The Shifting Sands of SaaS Funding
If you haven’t followed Elizabeth Yin’s newish blog, it’s really great and here. She’s an investing partner at 500 Startups and I got to know her back when she was a SaaS founder herself.
We touched on some of the changing bars to getting funded with Christoph Janz’s prior posts … this is a great follow-up and also goes into the changing landscape. New players, new names, new stages, and new strategies.
— Jason, ed.
Whom should you raise capital from as an early stage SaaS company?
With so many different stages of seed these days — pre-seed, seed, post-seed, series A — it’s tough to know whom to approach about your seed round.
All too often, an entrepreneur will approach a VC, and a conversation will go something like this:
VC: This is going to be too early. But we would love to keep in touch.
Entrepreneur: What type of numbers are you looking for? And at what point do you invest?
VC: Well, there’s no rule. We’ve even invested in people pre-revenue. So, just keep us up-to-date with your progress.
You don’t even know what to shoot for as an entrepreneur. You don’t even know what you’re being benchmarked against.
So I’m just going to tell you what VCs are looking from a traction perspective in B2B SaaS companies.
Although traction isn’t everything a VC looks at, in the old days (4 years ago), if you got to $1m ARR and had pretty decent growth (20% MoM), you had a fair shot at raising a series A round. These days, this is definitely not the case. The bar for the series A has moved up — in many cases you need more than $1m ARR to successfully raise. But simultaneously, it’s now acceptable and even common to raise a couple of tranches of seed these days.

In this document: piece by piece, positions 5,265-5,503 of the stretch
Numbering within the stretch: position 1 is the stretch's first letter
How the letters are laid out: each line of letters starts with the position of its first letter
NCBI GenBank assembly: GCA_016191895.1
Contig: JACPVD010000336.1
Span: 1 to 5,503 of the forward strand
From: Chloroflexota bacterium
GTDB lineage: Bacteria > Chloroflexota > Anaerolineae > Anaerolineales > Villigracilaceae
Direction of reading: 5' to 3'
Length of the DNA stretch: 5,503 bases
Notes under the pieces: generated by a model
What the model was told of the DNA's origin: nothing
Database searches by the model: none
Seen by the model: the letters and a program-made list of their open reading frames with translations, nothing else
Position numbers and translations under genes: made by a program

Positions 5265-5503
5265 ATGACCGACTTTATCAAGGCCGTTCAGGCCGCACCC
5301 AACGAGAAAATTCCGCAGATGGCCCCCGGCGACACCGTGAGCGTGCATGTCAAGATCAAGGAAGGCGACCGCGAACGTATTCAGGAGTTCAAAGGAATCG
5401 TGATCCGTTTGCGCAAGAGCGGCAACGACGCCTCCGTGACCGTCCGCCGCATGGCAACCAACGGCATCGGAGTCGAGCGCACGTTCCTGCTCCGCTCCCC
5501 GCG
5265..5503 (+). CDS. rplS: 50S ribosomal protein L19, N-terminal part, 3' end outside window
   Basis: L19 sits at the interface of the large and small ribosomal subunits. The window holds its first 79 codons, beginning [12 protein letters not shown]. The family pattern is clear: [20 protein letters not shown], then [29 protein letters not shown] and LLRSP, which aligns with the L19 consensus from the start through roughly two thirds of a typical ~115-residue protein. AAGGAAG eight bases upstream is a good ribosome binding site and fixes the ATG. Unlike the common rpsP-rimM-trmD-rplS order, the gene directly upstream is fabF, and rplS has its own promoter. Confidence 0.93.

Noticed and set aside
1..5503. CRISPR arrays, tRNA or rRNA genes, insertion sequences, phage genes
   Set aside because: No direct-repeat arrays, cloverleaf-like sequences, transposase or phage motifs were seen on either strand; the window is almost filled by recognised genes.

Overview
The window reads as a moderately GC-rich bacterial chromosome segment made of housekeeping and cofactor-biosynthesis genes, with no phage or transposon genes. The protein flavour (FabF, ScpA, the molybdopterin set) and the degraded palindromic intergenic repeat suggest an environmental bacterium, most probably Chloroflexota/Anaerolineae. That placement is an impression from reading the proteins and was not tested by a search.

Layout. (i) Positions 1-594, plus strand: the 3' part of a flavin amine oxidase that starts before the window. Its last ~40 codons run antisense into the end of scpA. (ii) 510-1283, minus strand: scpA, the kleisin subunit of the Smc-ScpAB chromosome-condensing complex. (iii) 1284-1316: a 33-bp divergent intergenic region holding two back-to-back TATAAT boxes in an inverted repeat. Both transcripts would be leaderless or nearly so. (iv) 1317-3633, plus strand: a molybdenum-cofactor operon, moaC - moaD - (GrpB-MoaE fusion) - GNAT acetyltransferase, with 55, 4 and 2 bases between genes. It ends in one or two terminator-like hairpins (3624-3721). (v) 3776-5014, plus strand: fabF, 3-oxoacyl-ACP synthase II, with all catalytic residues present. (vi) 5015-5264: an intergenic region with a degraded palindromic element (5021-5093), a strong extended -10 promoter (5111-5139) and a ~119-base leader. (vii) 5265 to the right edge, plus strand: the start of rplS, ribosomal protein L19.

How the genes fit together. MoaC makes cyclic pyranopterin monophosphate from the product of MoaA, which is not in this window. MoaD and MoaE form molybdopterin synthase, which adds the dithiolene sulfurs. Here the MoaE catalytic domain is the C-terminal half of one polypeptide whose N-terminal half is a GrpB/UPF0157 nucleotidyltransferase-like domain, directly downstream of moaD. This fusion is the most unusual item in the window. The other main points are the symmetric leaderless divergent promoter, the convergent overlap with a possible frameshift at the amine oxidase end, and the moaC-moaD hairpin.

So, how does this all come together?
As of this writing, you should think of seed funding in four traction stages with these rough traction guidelines:
- Pre-seed: Pre-significant revenue
- Seed: $100k-$500k ARR
- Post-seed: $500k-$2m ARR
- Series A: $2m ARR+
Note: these benchmarks could change (and likely will)!
There are also a LOT of caveats, including growth rate, how crowded your space is, how notable your team is, how high touch your business is, how many data points you have, etc. So just because you have traction in a particular category doesn’t mean that you will necessarily be able to raise easily. These are just GUIDELINES to help you think about how investors are seeing the seed investing landscape, not hard and fast rules.
So what type of investors fall into these categories?
Pre-seed: Friends and family primarily. New, not-notable angels. Lots of incubators. There are also a few seed funds that are willing to make a bet at this level for the right founders who are typically sourced within their strong networks.
Seed: Notable angels. Notable accelerators (e.g. TechStars, YC, AngelPad, 500 Startups).
Post-seed: New-age microfunds. [ed – see, e.g., SaaStrFund.com]
Series A: Traditional VCs.